Political News from Yahoo

Mopping Dads Raise Strong Daughters

A new study says girls who see their fathers pulling their own weight on the home front are more likely to pursue ambitious careers.

Australia’s Foul Great Barrier Reef Dump

Australia’s government has plans to open up the Great Barrier Reef—a protected UNESCO World Heritage Site—to a coal port that would dump millions of tonnes of toxic sediment upon the fragile coral ecosystem.

Romney, Not Palin, Picks 2014 Winners

He may have been a dud with voters, but the former GOP nominee knows how to spot success in others—all the candidates he’s endorsed this cycle have won their primaries.

Obamacare for the Air

Just like health care, the plan to change the energy industry relies on a complex set of rules that harnesses the power of the marketplace—and it will be as controversial.

Work Like Churchill-Ditch Your Chair

Study after study shows how bad sitting is for humans. So why are you still doing it? Here are the tools and tricks you need to give up your chair for good.

One arrested after Nigeria football pitch bombing: military

Nigeria's military on Monday said it had made an arrest in connection with the bombing of a football match that killed at least 40 people. "A key suspect in the terror bomb explosion that rocked Kabang community in Mubi, Adamawa state... has been arrested by troops who cordoned (off) the area in swift response to the explosion," defence spokesman Chris Olukolade told reporters. The military and state government gave a lower number of dead and injured, but conflicting death tolls are not unusual in Nigeria. Muhammad Hassan, a Mubi resident who was at the match, said the blast appeared to come from within the crowd of people who were walking across the pitch and heading home after the final whistle.

Next up at the ballot box: Undreaming California

By Sarah McBride SAN FRANCISCO (Reuters) - Creating the state of California took a revolt that led to the short-lived Bear Republic, a war with Mexico, and various international treaties. Tuesday, voters in Del Norte and Tehama Counties will consider a measure calling for separation from California and the formation of a new state. Supporters are hoping to generate momentum for pulling together portions of northern California and southern Oregon into an entity to be called Jefferson. Thomas Jefferson once imagined that part of western North America might develop into a freestanding republic.

Israel hits back after fire from Gaza, Syria

Rocket fire from Gaza and Syria hit Israel early Monday in two separate incidents that prompted the Israeli military to hit back, just hours before the swearing in of a new Palestinian government. The exchanges of fire took place as Palestinian president Mahmud Abbas was to unveil a new government pieced together as part of a surprise April reconciliation agreement between leaders in the West Bank and the Hamas-run Gaza Strip, that has been fiercely opposed by Israel. Early on Monday, Israeli warplanes staged two bombing raids on targets in central and southern Gaza following rocket fire on southern Israel, a spokesman said.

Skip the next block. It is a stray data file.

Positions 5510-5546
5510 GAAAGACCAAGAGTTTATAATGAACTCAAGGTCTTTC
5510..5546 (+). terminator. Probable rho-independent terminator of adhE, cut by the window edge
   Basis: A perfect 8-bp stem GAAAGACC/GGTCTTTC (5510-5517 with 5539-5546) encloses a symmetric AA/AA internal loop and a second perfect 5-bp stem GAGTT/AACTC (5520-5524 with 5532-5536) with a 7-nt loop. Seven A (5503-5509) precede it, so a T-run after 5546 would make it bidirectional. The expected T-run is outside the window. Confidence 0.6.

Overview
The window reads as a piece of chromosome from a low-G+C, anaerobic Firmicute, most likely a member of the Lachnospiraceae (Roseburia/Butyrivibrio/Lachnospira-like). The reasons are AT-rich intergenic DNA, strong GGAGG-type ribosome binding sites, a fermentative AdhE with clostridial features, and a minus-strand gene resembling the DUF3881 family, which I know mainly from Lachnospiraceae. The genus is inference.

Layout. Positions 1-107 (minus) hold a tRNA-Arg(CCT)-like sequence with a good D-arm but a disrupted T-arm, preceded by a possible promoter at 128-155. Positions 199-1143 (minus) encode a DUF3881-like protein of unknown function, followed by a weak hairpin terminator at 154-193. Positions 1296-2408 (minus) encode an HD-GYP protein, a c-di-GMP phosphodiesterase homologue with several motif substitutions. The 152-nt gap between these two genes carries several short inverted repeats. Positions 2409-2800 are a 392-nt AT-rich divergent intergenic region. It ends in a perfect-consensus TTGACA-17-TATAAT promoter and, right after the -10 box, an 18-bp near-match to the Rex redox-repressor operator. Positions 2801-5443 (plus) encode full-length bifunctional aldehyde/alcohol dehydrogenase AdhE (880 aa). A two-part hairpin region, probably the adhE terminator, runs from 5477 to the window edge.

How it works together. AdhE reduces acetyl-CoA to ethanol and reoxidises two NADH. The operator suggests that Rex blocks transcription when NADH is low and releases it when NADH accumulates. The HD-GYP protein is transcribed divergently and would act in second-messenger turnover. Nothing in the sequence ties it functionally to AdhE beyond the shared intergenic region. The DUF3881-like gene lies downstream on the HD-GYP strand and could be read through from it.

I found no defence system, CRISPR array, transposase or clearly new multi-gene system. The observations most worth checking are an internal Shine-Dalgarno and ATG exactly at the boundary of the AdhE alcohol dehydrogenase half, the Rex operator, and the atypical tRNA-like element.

Celebrations as India gets new state of Telangana

Hyderabad (India) (AFP) - Celebrations erupted in southern India to mark the creation of the new state of Telangana on Monday at the culmination of a separatist campaign stretching back nearly six decades. Kalvakuntla Chandrashekar Rao, who at one stage went on hunger strike as part of the push to create what is India's 29th state, was sworn in as chief minister during a morning ceremony in Hyderabad. India's new Prime Minister Narendra Modi was among the first to congratulate Rao, promising his "complete support to the people and Government of Telangana" in a message on Twitter.

Twenty-five years after communism's demise, Poland has arrived

Bolechowo (Poland) (AFP) - In a sprawling production hall in western Poland, workers hastily put the finishing touches to buses that will soon roll off the assembly line and hit the streets of Oslo, Rome or Dubai. As Poland this week marks 25 years since its first dose of democracy heralded the end of communism, the global footprint of firms like bus-maker Solaris are symbolic of a country that is light years away from old stereotypes of rickety horses-drawn carts in the Polish countryside. Poland held on June 4, 1989, its first semi-democratic elections in which some of the parliamentary seats were contested, triggering the peaceful demise of communist rule and opening the door to a new Central European heavyweight. "We started with about 30 workers and today we employ 2,500 people in Poland and 500 abroad," Solaris spokesman Mateusz Figaszewski told AFP.

Snowden seeks asylum in sunny Brazil

Brasília (AFP) - Former intelligence contractor Edward Snowden, wanted by US authorities and currently living in Russia, said in a TV interview that he has applied for asylum in Brazil. "I would love to live in Brazil," Snowden told Brazil's Globo TV on Sunday. Snowden's temporary asylum in Russia expires in August. Snowden, who was interviewed with reporter Glenn Greenwald by his side, said that he has formally asked several countries for asylum, including Brazil.